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Date:      Wed, 12 May 1999 22:59:11 -0400 (EDT)
From:      Chuck Robey <>
To:        David Schwartz <>
Cc:        chat@FreeBSD.ORG
Subject:   RE: cvs commit: src/sys/pci pcisupport.c 
Message-ID:  <>
In-Reply-To: <000001be9ce8$291f3790$>

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On Wed, 12 May 1999, David Schwartz wrote:

> > Because if it's a day of coding, you should just do it.  If it's a 3
> > month project, you don't waste such time, and you should communicate it.
> > The time factor is judged by folks who code for a living, and maybe it's
> > a little high, but not too bad.  I haven't seen this rule misapplied,
> > but it's possible some may think so; they are most likely mis-estimating
> > the scope of the work involved.
> 	Believe it or not, good ideas can even come from people who
> can't code at all, and the ideas are just as good. Slapping these
> people down just ensures they don't contribute in the future.

The point is, there are lists for things like that, and this isn't one
of them.  You want to talk about your ideas (which you can't code),
stick it on chat, and talk all day.  If anyone jumps on you for saying
anything on -chat, you tell them Chuck gave you explicit permission to
say all you wanted, as long as you kept it on chat.

The point is, while it's possible for someone who can't code to come up
with some great idea, it's seldom happened.  What *does* happen is that
huge amounts of everyone's time gets wasted while someone who was too
lazy to read the book themselves gets an education at everyone else's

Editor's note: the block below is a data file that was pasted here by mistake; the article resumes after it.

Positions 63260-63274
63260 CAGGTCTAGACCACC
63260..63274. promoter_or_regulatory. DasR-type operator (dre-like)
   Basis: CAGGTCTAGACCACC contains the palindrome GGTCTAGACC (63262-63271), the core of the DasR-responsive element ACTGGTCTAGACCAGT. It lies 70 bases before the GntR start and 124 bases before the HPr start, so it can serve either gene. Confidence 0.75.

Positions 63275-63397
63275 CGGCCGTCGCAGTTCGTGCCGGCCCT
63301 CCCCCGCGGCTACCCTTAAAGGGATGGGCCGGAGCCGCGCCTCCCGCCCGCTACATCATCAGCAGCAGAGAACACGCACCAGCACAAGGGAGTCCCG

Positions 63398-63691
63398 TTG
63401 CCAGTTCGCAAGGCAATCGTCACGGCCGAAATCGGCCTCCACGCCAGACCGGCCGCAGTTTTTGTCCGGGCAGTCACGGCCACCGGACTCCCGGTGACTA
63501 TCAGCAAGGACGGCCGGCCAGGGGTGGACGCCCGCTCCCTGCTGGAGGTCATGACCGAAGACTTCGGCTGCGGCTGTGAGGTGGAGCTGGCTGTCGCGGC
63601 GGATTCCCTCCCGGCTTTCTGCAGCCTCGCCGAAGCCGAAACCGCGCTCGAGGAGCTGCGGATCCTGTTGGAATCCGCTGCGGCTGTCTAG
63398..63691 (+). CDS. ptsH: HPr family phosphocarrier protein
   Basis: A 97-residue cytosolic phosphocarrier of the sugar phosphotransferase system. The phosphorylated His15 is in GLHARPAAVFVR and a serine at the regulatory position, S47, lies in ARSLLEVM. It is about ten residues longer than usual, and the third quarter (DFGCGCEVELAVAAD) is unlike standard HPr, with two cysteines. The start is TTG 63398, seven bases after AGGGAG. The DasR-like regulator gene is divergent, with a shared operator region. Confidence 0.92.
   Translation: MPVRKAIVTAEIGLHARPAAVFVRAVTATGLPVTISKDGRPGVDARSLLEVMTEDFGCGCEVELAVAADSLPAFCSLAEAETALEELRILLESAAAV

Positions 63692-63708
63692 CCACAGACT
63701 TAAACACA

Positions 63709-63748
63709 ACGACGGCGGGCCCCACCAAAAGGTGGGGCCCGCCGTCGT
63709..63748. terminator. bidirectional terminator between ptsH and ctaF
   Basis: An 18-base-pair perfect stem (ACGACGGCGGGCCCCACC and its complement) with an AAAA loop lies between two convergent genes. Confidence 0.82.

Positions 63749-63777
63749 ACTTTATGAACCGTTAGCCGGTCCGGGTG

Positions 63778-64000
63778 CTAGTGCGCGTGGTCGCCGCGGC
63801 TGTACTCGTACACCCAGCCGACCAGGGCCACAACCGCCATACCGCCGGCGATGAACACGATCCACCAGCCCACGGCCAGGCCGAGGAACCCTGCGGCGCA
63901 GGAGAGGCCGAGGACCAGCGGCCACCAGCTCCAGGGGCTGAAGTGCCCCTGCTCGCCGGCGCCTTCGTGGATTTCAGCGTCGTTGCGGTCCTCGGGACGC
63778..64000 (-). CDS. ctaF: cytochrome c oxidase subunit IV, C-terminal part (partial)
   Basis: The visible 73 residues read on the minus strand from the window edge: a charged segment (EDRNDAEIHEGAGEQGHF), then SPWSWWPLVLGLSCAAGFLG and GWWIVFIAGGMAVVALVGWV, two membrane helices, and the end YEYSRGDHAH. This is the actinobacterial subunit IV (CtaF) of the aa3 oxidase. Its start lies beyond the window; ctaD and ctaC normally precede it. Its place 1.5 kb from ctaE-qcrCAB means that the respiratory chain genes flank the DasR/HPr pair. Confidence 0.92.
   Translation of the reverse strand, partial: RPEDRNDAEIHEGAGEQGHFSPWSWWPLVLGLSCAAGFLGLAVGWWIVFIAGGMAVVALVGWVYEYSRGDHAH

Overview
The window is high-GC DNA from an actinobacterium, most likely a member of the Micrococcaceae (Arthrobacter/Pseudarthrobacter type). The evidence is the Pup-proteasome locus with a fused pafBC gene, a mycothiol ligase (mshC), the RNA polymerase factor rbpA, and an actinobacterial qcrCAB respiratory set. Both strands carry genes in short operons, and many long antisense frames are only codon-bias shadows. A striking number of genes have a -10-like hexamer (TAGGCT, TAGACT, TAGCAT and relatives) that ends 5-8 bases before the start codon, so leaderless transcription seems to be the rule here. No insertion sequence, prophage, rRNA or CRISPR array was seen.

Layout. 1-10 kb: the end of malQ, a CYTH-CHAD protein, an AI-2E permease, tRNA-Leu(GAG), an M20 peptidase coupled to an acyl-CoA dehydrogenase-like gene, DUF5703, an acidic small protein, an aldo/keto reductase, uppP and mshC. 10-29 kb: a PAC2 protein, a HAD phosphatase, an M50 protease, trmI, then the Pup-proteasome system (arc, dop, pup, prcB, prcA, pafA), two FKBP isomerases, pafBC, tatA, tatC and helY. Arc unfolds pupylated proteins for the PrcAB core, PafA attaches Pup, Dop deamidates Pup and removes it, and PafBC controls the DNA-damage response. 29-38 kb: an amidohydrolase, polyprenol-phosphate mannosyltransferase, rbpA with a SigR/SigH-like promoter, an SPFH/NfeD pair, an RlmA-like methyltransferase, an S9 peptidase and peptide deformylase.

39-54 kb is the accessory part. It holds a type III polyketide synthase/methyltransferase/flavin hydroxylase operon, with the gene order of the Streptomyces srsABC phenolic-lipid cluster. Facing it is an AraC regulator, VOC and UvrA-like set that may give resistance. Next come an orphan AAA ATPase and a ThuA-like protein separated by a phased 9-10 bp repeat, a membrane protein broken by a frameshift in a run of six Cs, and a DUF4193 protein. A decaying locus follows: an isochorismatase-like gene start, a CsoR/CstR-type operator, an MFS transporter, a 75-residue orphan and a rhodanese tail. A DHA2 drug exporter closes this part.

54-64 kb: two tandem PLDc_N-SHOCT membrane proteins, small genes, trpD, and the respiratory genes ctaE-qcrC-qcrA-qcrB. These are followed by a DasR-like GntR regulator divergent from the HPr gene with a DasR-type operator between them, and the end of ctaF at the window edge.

expense.  You don't mind wasting other folks time?  I do.

Are you aware that all the main FreeBSD core guys used to hang out on
hackers, and even answer questions on -questions?  People pusing ideas
like yours, who think they should be catered to at everyone else's
expense, drove all of them away.  It wastes the time of the folks who
CAN do it.  I, for one, don't appreciate that.  I was real unhappy, the
day that David Greenman left -questions and hackers, but I didn't blame
him a bit.

If you enjoy batting ideas around, hey, that's fun, I do it too, but I
make sure that I don't pretend about what I'm doing, and I make sure I
do it in a venue where I only engage those folks who are similarly at
leisure to do so.

> 	Now if their ideas genuinely are bad, you are more than welcome to slap
> them down as much as you wish. If that means they don't contribute more bad
> ideas in the future, so much the better. Heck, it even may save you the idea
> of having to explain why the bad idea is, in fact, bad.
> 	But "if it's such a good idea, why don't you code it?" doesn't fall into
> any of these categories. It's one of those "that's what you think" type
> arguments that serves as an excuse to ignore the merits of the other side's
> case.
> 	DS

Chuck Robey                 | Interests include any kind of voice or data       | communications topic, C programming, and Unix.
213 Lakeside Drive Apt T-1  |
Greenbelt, MD 20770         | I run picnic (FreeBSD-current)
(301) 220-2114              | and jaunt (Solaris7).

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